It’s very French. There’s a big new book called “00:58xy,” created by Mary Laetitia Gerval, which comes in a rich-looking gold and midnight blue slipcase detailed with the Great Nebula in the Constellation of Orion, along with various mathematical, chemical and alchemical formulas. The title, she writes, “is simply the approximate ‘hour’ where a chef meets the person, ‘xy,’ he loves.” It features photographs of 17 chefs — among them, Bruno d’Angelis of La Vieille Fontaine, Michel Kayser of L’Alexandre and Eric Sapet of La Petite Maison de Cucuron — gussied up in face paint, sometimes with wigs or jewelry; food photos and recipes, and reams of poetry. The book was conceived, shot and written by Gerval, who, with chef Christian Etienne, published “Fables,” in 2007, which won a Gourmand Award for best first cookbook and proved to be a bestseller. Two years later, she launched a publishing house, Gerval, with the proceeds.
For this, the house’s first book, she approached the chefs, asking them to help underwrite it. Eric Ripert, chef and co-owner of Le Bernardin in Manhattan, is planning to sell 200 copies, embossed with his name on the spine, at the restaurant for $500 each, in order to raise what he hopes will be $100,000 for City Harvest, a charity he has been involved with for 20 years and where he currently serves as cochairman of the board.
This story first appeared in the June 10, 2013 issue of WWD. Subscribe Today.
“One day, out of the blue, a French lady came here, and she showed me a pamphlet and the idea of this book,” he says. “It felt very different, very arty, and I wanted to be involved.” The book, he adds, was “about love,” and “Some of the pictures were pretty racy.” They’re fanciful, at times outlandish, and reminiscent of the work of Pierre et Gilles.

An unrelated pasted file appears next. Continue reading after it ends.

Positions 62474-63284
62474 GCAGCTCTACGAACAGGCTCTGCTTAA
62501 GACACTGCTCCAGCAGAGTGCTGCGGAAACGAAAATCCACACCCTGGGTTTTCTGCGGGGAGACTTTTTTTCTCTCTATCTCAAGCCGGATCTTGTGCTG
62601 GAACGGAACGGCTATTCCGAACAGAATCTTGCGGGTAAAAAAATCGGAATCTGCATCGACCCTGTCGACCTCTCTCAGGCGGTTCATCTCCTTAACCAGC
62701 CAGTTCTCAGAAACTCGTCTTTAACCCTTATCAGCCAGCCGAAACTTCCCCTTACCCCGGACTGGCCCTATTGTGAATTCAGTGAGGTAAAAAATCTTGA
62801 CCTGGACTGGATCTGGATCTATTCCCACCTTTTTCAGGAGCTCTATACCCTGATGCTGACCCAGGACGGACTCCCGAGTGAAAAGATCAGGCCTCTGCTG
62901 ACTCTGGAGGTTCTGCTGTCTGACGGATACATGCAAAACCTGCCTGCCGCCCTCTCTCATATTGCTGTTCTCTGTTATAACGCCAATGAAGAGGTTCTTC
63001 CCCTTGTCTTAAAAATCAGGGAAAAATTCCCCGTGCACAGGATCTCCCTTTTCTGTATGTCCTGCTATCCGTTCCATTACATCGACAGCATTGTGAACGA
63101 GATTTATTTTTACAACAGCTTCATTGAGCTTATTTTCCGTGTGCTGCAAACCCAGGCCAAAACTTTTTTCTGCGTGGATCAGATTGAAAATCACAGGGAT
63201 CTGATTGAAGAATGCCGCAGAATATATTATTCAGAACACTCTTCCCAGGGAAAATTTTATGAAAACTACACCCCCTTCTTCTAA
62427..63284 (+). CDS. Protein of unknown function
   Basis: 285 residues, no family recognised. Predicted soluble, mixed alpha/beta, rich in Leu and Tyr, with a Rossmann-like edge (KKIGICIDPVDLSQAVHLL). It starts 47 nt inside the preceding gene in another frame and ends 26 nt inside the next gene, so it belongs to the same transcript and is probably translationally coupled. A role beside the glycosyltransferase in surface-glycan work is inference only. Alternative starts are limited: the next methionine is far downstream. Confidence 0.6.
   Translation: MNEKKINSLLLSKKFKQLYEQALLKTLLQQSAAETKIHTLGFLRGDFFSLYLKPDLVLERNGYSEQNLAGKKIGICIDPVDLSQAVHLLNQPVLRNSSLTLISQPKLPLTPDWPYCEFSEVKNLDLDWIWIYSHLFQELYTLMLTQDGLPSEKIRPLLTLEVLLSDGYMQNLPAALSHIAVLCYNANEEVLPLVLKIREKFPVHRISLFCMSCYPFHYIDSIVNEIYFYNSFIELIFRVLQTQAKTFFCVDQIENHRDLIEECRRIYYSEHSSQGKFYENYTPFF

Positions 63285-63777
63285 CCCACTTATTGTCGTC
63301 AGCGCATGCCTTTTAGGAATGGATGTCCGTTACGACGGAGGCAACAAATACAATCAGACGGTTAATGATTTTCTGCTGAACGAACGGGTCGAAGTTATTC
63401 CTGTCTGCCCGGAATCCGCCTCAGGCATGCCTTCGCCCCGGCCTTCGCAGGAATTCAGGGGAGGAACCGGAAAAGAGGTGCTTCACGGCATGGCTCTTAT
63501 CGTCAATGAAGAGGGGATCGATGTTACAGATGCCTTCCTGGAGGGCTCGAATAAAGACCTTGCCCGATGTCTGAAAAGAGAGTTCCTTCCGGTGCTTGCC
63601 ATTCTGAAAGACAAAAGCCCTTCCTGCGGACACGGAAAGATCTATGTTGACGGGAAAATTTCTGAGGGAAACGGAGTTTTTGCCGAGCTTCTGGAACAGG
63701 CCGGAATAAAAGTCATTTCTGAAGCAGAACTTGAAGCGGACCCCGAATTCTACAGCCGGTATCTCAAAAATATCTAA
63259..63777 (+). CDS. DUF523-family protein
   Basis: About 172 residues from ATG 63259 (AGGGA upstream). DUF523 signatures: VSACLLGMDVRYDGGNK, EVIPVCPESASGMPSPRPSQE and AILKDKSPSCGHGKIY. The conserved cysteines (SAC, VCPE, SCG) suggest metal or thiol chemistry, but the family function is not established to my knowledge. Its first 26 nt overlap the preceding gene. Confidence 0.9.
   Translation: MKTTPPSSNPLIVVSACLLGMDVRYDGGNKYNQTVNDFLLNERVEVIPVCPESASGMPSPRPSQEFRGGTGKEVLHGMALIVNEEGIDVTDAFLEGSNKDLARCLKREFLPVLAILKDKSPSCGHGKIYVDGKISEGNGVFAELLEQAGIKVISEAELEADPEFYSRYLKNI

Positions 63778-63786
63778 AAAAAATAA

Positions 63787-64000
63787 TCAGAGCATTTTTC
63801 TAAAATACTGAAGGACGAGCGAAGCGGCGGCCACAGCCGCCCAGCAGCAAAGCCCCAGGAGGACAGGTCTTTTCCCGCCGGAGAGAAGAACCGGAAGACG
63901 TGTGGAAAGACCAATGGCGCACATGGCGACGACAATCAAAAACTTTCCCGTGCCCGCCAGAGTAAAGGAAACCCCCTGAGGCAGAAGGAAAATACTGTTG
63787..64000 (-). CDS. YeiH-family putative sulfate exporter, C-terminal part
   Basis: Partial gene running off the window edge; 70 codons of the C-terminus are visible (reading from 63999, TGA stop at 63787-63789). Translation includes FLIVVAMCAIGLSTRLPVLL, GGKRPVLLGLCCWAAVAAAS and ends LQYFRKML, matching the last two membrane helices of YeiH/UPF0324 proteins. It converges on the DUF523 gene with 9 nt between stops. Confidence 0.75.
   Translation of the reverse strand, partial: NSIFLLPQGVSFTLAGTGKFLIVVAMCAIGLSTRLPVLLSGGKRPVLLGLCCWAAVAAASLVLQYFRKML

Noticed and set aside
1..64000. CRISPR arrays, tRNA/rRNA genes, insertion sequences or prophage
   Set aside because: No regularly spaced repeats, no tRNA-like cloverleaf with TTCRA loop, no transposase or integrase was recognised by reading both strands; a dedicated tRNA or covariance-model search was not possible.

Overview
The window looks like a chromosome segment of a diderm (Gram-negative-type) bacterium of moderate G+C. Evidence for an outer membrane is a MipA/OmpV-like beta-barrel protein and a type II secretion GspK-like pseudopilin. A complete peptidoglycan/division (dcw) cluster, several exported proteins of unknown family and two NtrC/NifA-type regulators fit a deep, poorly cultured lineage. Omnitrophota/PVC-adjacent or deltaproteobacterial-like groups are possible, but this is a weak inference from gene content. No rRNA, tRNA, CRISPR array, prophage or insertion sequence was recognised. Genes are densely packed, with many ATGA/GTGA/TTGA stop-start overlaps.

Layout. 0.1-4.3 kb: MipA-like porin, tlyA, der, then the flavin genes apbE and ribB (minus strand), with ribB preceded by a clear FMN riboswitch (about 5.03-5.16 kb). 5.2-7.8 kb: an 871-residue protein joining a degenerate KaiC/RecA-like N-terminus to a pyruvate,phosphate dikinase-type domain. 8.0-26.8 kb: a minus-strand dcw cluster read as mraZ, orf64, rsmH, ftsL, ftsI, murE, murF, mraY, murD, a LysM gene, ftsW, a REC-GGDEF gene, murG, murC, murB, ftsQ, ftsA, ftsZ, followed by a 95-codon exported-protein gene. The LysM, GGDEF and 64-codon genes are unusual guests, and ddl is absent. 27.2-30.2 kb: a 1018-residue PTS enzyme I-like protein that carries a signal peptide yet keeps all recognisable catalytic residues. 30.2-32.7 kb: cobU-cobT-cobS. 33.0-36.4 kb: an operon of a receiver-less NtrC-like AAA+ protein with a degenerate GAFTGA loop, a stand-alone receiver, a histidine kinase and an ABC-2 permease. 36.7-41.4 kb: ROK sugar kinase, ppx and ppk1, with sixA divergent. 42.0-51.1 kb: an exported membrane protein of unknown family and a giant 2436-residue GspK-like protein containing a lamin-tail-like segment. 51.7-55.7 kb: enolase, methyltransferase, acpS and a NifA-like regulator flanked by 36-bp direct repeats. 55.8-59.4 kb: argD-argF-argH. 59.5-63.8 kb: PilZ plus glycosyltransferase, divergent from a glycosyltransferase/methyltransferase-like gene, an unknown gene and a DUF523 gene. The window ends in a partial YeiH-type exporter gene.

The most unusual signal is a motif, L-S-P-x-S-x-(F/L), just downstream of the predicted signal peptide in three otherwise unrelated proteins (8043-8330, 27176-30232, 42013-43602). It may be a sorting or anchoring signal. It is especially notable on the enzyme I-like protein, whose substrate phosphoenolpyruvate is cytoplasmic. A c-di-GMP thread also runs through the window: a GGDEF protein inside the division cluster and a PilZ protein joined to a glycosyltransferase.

The recipes are meant to be romantic; Ripert’s include Perigord Truffle Bread; Golden Basmatic Rice, made with sliced almonds and edible 24-karat gold leaves, and Plum, Yogurt, Rhubarb, which consists of greengage plums, yogurt sponge and rhubarb compote. The introduction is in the form of a Q&A with Michel Onfray, a French philosopher known for advocating hedonism, atheism and post-anarchism.
A sample: “What is the nature of the relationship between food, love and sexuality?”
Onfray: “All three activities are three variations on the same theme: the jubilation of the body. To cook, to enjoy a meal, taste a wine, desire someone, rejoice of someone’s energy, gloat at someone’s sensuality, caress, touch, mix the skins are interchangeable activities; you can desire a wine, taste someone…”
Ripert says of City Harvest, “They are ultra-efficient. They have an amazing facility, and they do such a tremendous job in New York.” Then he rattles off the statistics: “In the Bronx, one child out of three doesn’t know where his next meal is coming from, and one out of five in the city.”
He practices Tibetan Buddhism, and his dedication to the charity comes partly from a private audience he had with the Dalai Lama. “He said to me, ‘You know, if you have to do something in life, make sure to feed hungry people.’”